i’m trying add one more code in the beginning with cluster name but its just pull out cluster vm info not a real vm info which i’m looking forward to have using this script

    greatly appropriate if you can provide me a solution.

    Thank you,

  2. Rohit Kakkar says:

    This Script is very good, i am able to get this report.

    but is it possible to get Max. CPU and Max. RAM utilization of VMs since last 12hr or 1 month

  3. Alberto says:

    Hey Alan – great output.
    Is it possible to add memory active, ballooned and cpu ready time to the report??


  4. Larry says:

    ok so this script is the memory and cpu is that what is currently using or assigned, and the average is that percentage of assigned per vm or percentage of host resources? Then is it possible to make it so it shows the average amount rather than percentage and get so emails report?

  5. Larry says:

    How do I get this script to run, all I get is a quick display of PS all in red from what I can see.

  6. ap says:

    Can i get the same code for java or code for listing all the VM’s on a ESX host using Java and VI-sdk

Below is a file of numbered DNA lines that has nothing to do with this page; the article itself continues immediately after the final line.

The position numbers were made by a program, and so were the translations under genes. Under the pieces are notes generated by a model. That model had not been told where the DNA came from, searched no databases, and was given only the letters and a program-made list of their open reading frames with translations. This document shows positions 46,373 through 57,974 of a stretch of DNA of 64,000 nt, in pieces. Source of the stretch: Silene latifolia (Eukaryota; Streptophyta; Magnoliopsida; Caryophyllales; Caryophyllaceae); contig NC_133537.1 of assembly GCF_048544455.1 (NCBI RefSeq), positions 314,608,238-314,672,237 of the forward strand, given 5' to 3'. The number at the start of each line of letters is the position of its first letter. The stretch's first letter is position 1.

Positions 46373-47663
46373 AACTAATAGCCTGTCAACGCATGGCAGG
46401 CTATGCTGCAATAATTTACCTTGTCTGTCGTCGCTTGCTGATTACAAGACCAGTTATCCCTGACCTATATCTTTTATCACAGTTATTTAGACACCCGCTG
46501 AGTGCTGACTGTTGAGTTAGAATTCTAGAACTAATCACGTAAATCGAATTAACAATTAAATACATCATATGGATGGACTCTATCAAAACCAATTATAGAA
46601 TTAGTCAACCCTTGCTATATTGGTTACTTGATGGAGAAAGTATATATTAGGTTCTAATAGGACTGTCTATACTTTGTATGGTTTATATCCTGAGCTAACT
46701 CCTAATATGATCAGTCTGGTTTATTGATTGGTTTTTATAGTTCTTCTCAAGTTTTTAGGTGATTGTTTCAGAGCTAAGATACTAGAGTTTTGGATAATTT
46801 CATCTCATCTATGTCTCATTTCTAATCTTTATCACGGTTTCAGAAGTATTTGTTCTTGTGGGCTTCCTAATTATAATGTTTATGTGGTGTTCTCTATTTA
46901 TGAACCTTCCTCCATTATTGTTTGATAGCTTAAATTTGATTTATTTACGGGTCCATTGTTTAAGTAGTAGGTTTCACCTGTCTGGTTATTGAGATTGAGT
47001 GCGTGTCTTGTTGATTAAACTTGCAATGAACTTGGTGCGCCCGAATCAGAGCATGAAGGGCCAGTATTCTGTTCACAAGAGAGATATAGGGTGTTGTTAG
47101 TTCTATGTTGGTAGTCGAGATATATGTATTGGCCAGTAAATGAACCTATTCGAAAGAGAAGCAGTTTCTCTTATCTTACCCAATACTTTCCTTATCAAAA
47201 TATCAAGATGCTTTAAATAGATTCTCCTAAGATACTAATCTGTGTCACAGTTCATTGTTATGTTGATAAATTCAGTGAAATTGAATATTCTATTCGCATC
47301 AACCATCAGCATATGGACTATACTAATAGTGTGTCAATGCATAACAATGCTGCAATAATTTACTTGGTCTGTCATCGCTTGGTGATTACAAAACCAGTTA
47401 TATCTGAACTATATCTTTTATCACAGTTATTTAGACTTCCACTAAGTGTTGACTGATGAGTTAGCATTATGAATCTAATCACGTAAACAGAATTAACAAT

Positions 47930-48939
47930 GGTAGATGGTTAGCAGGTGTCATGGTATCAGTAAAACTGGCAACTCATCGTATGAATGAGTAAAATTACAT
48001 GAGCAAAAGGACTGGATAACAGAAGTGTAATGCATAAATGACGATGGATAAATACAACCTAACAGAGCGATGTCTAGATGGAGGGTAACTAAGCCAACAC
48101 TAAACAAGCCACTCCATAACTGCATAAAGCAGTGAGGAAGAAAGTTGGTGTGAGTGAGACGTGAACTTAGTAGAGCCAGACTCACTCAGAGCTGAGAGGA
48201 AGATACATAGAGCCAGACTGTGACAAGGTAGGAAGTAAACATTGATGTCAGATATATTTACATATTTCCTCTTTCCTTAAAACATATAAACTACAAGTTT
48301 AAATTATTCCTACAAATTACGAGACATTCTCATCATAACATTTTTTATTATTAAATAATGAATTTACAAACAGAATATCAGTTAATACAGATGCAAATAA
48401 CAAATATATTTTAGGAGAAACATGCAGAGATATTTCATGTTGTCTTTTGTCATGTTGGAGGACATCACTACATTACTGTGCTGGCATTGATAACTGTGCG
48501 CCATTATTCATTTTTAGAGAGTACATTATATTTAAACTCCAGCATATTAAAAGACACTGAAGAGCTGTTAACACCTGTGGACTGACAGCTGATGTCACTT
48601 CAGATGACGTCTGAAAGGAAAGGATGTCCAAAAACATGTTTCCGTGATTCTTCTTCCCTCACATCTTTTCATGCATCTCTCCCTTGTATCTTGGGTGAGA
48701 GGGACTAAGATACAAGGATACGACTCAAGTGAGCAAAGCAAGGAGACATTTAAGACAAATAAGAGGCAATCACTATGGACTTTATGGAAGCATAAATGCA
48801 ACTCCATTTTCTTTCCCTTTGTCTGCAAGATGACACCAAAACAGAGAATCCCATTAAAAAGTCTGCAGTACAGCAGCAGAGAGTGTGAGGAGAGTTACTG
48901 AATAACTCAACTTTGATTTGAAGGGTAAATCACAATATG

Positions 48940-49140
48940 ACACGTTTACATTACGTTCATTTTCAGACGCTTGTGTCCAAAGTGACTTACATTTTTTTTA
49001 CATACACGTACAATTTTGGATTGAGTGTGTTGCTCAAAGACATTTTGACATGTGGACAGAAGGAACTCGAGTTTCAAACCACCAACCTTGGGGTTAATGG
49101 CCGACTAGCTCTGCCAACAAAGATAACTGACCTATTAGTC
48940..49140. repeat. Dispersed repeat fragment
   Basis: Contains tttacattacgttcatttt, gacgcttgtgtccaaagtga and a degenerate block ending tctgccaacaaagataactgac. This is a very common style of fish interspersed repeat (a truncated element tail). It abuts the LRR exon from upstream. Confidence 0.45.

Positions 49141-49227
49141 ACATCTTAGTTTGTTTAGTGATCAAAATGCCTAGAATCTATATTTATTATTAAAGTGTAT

7. Aureus says:

    I know this is an old script, but I have a question.

    Why do you have “-MaxSamples (12) ” in the script. Wouldn’t that limit the script to only 1 hour of data, rather then the entire day?

  8. kenny says:

    Al – how can i have it so i can run the script daily and it not erase the results from the day before?

  9. James says:


    That would extend the timeframe but wouldn’t you want more samples processed?
    I may be entirely wrong but -MaxSamples (12) over -720 hours wouldnt be very granular to average over.

  10. Kenneth says:

    well technically it is possible to calculate 9am to 5pm, run the script at 5pm with addhours(-9) should give you what you are looking for!
    And run it again at 9am with addhours(-16) and you get the offhours load, might be interesting too !
    Well this should work, unless ofcause I am wrong about the addhours variable :)

  11. Marc says:

    Does this script calculate over 24hours? If I wanted to calculate over 1 month would I have to use the following?

    Get-VM |Where {$_.PowerState -eq “PoweredOn”} |